A lot has been said down the years about how it’s a good thing to be a giving and generous person. Of course, giving to and helping others is good for its own sake, but there has also been a debate – including an increasingly scientific one – about the knock-on benefits it could have for the giver.
Giving back to the world in some way has long been hailed as a moral good by various philosophies and religions – with benefits for the giver and recipient alike.
Many have cited principles like that expressed in the famous Mahatma Gandhi quote, “the best way to find yourself is to lose yourself in the service of others.” And there’s also the widespread belief that doing good for others makes it likelier that this generosity will be repaid at some point down the line, when the giver may be the one in need of help.
Let’s take a closer look, though, at the scientific reasoning for the notion that giving to others is as good for the giver as it is for the recipient. What recent studies have been conducted to support this?
Having a strong life purpose could mean big things for happiness
It has often been argued that having a strong purpose in life – centred in a belief in a cause bigger than ourselves – can have physical and mental benefits, simply because it takes the focus away from our own concerns and problems.
So much stress and anguish, after all, is linked to self-referential thoughts – whether those worries may centre on our personal lives, finances, careers, health, or something else altogether. The theory, then, is that transferring your focus to others could help quieten concerns about your own life situation.
While much still remains to be understood about exactly how life purpose is connected to all-round health, various research already carried out seems to support the above point.
One study in 2016, for example, found an association between life purpose and measurable cognitive benefits for adults aged from their thirties up to their eighties. Participants were asked to rate their level of agreement with such statements as “Some people wander aimlessly through life, but I am not one of them” and “I live one day at a time and don’t really think about the future.”
Then, there was the 2008 study – by Harvard Business School professor Michael Norton and colleagues – which found that participants experienced a greater increase in happiness from giving money to someone else, than they did from spending it on themselves. This was despite the participants expecting the opposite effect to occur.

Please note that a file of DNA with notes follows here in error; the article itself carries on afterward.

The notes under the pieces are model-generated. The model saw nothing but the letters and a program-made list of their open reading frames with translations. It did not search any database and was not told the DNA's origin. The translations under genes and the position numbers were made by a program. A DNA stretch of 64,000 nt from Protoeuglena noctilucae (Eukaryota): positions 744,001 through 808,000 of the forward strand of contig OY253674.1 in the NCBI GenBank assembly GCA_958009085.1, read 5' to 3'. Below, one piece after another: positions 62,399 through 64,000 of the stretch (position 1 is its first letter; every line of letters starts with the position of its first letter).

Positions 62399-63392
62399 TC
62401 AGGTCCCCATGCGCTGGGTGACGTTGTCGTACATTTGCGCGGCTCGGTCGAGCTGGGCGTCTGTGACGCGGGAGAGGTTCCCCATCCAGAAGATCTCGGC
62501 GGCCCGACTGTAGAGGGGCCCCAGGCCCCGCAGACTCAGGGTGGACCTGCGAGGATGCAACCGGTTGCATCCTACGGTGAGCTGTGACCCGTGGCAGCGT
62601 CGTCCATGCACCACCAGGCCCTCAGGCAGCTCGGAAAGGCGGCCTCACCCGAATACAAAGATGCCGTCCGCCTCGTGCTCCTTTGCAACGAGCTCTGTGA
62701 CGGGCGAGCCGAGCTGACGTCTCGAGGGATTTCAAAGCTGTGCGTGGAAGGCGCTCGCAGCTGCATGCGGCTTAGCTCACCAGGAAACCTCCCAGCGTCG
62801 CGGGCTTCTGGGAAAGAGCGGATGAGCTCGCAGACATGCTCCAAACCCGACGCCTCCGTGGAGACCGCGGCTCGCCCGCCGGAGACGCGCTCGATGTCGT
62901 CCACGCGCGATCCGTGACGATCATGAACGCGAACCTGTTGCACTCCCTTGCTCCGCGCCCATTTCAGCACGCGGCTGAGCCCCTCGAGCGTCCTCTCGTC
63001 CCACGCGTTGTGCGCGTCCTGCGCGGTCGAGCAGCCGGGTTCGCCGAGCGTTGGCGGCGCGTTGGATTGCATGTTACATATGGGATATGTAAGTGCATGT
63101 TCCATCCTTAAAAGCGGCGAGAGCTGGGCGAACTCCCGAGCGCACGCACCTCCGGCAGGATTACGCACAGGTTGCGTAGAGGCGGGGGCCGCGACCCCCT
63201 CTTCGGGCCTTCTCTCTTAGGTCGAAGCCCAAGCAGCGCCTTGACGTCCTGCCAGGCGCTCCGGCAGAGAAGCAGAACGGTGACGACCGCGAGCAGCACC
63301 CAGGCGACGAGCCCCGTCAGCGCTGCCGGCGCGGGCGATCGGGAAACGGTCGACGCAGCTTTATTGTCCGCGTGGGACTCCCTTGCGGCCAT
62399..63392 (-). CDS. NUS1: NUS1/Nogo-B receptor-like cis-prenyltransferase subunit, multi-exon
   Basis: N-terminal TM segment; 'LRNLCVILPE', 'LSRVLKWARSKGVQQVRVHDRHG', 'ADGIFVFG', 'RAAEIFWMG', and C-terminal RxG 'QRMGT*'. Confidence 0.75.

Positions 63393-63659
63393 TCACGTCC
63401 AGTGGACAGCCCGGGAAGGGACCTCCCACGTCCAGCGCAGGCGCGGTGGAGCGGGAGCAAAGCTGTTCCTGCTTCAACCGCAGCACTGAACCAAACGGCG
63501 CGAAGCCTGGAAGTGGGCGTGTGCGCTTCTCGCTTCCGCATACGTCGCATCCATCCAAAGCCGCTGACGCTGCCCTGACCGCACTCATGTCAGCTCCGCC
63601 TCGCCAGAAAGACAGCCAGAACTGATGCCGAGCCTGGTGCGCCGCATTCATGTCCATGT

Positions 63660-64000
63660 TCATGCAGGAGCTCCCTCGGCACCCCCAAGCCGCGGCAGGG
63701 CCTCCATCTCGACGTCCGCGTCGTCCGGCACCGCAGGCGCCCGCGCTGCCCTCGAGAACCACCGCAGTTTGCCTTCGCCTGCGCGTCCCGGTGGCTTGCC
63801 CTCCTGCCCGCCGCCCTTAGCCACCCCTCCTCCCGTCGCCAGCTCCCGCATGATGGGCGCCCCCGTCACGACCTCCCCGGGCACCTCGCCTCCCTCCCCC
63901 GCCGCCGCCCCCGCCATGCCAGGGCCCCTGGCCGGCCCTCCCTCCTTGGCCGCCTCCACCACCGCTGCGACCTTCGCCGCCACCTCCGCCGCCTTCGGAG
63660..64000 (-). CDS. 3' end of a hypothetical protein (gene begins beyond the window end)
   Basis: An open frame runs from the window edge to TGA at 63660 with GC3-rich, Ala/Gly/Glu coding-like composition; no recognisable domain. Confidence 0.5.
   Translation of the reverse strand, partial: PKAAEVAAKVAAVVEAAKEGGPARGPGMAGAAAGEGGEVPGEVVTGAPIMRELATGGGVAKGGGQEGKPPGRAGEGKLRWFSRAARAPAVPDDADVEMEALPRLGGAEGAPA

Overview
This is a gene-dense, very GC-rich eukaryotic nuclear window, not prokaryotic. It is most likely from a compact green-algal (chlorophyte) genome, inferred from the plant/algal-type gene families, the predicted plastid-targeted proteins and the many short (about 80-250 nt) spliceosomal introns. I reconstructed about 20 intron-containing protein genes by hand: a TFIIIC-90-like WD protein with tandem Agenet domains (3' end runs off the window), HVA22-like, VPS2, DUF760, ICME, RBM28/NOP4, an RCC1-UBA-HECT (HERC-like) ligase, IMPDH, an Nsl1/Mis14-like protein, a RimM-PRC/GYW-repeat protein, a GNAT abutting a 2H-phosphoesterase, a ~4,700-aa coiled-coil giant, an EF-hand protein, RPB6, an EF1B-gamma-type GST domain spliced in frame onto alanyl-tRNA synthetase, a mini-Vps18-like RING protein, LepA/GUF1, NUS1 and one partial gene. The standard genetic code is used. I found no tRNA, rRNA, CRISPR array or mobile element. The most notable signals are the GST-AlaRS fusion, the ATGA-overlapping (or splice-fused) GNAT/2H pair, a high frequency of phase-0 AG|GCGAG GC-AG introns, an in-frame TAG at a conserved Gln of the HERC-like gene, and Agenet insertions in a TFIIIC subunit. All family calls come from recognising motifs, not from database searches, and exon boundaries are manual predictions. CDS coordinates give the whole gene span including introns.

Eudemonic wellbeing vs. hedonic wellbeing
It is important to appreciate that the kind of wellbeing associated with giving to others and having a strong purpose in life – eudemonic wellbeing – is different to hedonic wellbeing, which is the kind that might arise from a fun experience, such as visiting a fancy restaurant or treating oneself to a luxury purchase.
That makes it all the more interesting to look at the outcomes of studies such as this one in The Lancet, which accounted for both of the aforementioned wellbeing measures. The research asked participants questions related to their sense of autonomy, control, life purpose and self-realisation.
The researchers in the above study divided the participants into quartiles on the basis of their eudemonic wellbeing score, and considered how this was associated with mortality over the ensuing eight and a half years. They found that 29% of those in the lowest quartile died, compared to a mere 9.3% in the highest quartile.
In the final analysis, even when such things as wealth, physical activity and smoking were factored in, people with the greatest sense of purpose had a 30% lower risk of death than those with the least sense of purpose.
It’s just one more indication of how being generous and gearing your life towards helping people other than yourself, could be of considerable benefit to you, too. And just as importantly, the benefits of the happiness arising from giving can be somewhat different to hedonic wellbeing.
Sure enough, another study – in 2013 – found an association between eudemonic happiness and lower levels of inflammatory gene expression and increased levels of antibody and antiviral genes. This is opposite to the effect that hedonic happiness had.
Don’t, then, be afraid to give in life. You won’t necessarily just be benefitting someone else’s life – you might well also be saving your own!